The TMF August Playlist

Not for us a summer of chilled tinnies and peeling, lobster-skin. No. We listen to music so you don't have to.

This month we be mostly recommending:

Can – Oh Yeah – Just when I think there is no more to give, this amazing band recapture my imagination and I fall in love again. This is so good I can barely believe it actually exists. Perfect in every way. (AM)

Zomby – Digital Fauna – Reminiscent of early AFX singles without being a cheap copy; haunting and beautiful. Yet more magic from this label-hopping electronic wizard. (AM)


Priscilla Renea - Dollhouse - Electro-pop stomper that treads a similar path to Katy Perry's "Hot and Cold". (LT)

Invasion - Spells Of Deception – 1:56 of snarling Motown meets metal mash-up. I salivate over every single release from this amazing London three-piece who just keep getting better. (AM)

The Antlers - Kettering - Are you ready to be anaesthetised? Pitchfork might have just discovered The Antlers, resulting in a stratospheric increase in downloads for the New York trio, but we've been fans for a little longer and this is evidence of why we love them to bits. Song of the year. Watch this space... (PF)

Dolores O'Riordan - Skeleton - We all love The Cranberries... well OK some us do! But let's hope that this great new song from Dolores' second solo album gets a chance to stand up in its own right before the reunion of her previous band in 2010. (PF)

Nick Cave & The Bad Seeds - The Curse Of Millhaven - An old favourite that won't let go. I've been looking forward to Cave's second novel, The Death Of Bunny Munro, published later this month and that's had me digging through the meister's back catalogue once again. Surely this wonderfully tawdry epic is one of the most addictive murder ballads since Deep In The Woods? And so much more fun at the same time! (PF)


Mini Viva - Left My Heart in Tokyo - In six weeks' time it may be the most annoying thing you wished you'd never heard but, for now, enjoy the latest delectable concoction those masters Xenomania have brewed up in their future-pop lab. Sassy, bratty and downright cool, this could be 2009's 'That's Not My Name'. (LM)

Drugstore - White Magic For Lovers - I've already extolled the virtues of these '90s dreamsters, who are reuniting for a London show in September. They've got so many great songs that it's hard to know where to begin and this may not be my very favourite, but it's one of those that I just keep coming back to. A perfect introduction to this hugely underrated band. (PF)

Aus Rotten - The Second Rape - From 2001's The Rotten Agenda, some old school crust punk with a guest appearance from Spitboy's Adrienne Droogas: "I may not have bruises all over my body / But when I went to his room I never would have guessed / That he would force my no to mean a yes." (DB)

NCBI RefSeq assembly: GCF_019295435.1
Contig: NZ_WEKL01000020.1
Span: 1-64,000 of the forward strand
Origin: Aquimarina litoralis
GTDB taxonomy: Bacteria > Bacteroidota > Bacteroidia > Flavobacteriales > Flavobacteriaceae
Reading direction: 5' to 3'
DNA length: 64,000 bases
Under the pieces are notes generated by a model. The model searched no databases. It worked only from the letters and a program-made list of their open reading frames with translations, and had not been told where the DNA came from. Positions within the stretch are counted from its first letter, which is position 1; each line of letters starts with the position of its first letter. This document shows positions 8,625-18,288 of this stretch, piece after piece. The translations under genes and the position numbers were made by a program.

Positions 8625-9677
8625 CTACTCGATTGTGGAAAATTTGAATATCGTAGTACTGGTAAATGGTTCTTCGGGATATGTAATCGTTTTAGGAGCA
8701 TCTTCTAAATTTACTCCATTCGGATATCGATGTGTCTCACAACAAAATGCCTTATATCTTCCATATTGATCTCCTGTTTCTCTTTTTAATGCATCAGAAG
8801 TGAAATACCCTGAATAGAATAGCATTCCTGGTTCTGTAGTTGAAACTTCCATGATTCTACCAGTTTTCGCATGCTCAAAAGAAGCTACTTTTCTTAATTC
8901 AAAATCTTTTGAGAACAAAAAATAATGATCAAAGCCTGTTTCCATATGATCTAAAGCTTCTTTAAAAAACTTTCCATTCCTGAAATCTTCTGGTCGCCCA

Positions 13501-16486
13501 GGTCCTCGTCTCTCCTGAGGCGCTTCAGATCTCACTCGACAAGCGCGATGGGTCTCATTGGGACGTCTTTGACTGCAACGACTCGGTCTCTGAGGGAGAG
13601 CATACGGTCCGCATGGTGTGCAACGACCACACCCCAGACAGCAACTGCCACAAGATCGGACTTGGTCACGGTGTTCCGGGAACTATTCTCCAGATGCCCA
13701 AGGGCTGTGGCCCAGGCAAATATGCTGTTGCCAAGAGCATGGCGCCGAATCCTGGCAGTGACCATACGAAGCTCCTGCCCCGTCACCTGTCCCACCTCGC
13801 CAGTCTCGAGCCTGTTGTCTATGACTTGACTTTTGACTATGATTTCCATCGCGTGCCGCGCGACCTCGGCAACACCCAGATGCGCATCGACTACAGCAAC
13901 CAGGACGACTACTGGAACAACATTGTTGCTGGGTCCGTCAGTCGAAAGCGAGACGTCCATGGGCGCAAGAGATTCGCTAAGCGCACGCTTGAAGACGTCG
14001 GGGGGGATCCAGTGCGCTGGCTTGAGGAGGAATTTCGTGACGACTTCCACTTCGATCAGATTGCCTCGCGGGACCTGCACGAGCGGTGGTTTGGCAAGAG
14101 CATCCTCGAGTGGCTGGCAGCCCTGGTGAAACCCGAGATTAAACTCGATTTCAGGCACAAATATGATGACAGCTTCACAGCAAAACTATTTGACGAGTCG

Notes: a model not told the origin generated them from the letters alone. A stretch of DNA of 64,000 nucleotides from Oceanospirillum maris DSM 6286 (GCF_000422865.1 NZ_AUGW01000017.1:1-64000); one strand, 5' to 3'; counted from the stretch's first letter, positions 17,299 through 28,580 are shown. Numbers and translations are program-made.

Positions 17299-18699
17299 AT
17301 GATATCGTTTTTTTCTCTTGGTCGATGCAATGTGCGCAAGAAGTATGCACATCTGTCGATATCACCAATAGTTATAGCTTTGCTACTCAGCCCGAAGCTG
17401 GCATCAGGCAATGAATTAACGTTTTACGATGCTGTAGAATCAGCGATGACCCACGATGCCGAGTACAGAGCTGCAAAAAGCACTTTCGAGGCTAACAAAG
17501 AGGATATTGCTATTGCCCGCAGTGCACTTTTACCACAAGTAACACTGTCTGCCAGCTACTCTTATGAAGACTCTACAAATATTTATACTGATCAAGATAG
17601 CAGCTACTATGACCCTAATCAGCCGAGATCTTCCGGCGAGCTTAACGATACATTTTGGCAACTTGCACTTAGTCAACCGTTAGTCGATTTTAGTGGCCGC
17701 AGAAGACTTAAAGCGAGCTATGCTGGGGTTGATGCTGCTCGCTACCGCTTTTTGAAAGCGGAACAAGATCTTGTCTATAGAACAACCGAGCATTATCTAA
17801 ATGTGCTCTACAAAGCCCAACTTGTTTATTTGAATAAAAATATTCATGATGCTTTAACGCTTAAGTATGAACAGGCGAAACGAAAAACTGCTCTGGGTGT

The Saints - Erotic Neurotic - Back in 1977, sexual politics were a little ... simpler but this track from the band's debut remains four minutes and eight seconds of utter fury and makes some of their contemporaries seem quite pedestrian by comparison. (DB)

Paloma Faith - New York. Stunning second single from Paloma's forthcoming debut album featuring a big chorus and an even bigger quiff in the video! (LT)

Selena And The Scene - Fallling Down - Debut track from Disney wizardess Selana Gomez's new rock band .(LT)

Brooke White - Use Somebody - The ex-American Idol contestant, best known for suffering horrendous stage fright during her live performances covers Kings Of Leon in a country style. One of the better tracks from debut album "High Hopes and Heartbreak". (LT)

Arctic Monkeys - Humbug - It may be getting sour reviews from critics and fans alike, but I think it's a vast improvement on the lukewarm Favourite Worst Nightmare and there's time for it to grow on me even more. Moving away from the teen concerns, Alex Turner's lyrics are still brilliantly considered and the music itself is both grungier and more soulful. (LM)

Tori Amos - Marianne - Reminding us of a time when Florence wasn't the only Kate Bush-inspired redhead to grace the charts, this sweeping ballad is the pick of the bunch from Tori's most experimental album Boys for Pele (1996). I'm listening to it, and the other albums that form her back catalogue, in preparation for September's UK tour - can't wait! (LM)

Tim and Sam's Tim and Sam Band with Tim and Sam - Summer Solstice - This track touches a space of untainted innocence, unblemished soul and pure joy. With sparkling guitar, wind and glockenspiel, Tim and Sam make sounds that draw out that secret place in your imagination that you had all to yourself when you were a child. I'm not sure how they do it. Maybe it's magic. [SR]

Weezer - Keep Fishin' - Very much an underated track from the king of 'Geek Chic' himself Rivers Cuomo and band. It's still as fun, fresh, energetic - and relevant - as when we first heard it all the way back in 2002. Like Kermit the Frog, it's an enduring alternative classic. [SR]

The Cribs - Last Year's Snow - Gorgeous, timeless guitar music which showcases the inimitable talents of Johnny Marr perfectly. New album Ignore the Ignorant is going to send some of their peers back to the drawing board or DHSS. (SB)

HEALTH - Die Slow - Howling industrial dissonance meets sugar sweet harmony to create something genuinely exciting. (SB)

9Bach - Bwythyn Fy Nain - Wales' best kept secret take a step up from cult folk status to perhaps laying claim to being the celtic answer to the Cowboy Junkies. (SB)

Last updated: 18/04/2018 19:02:35

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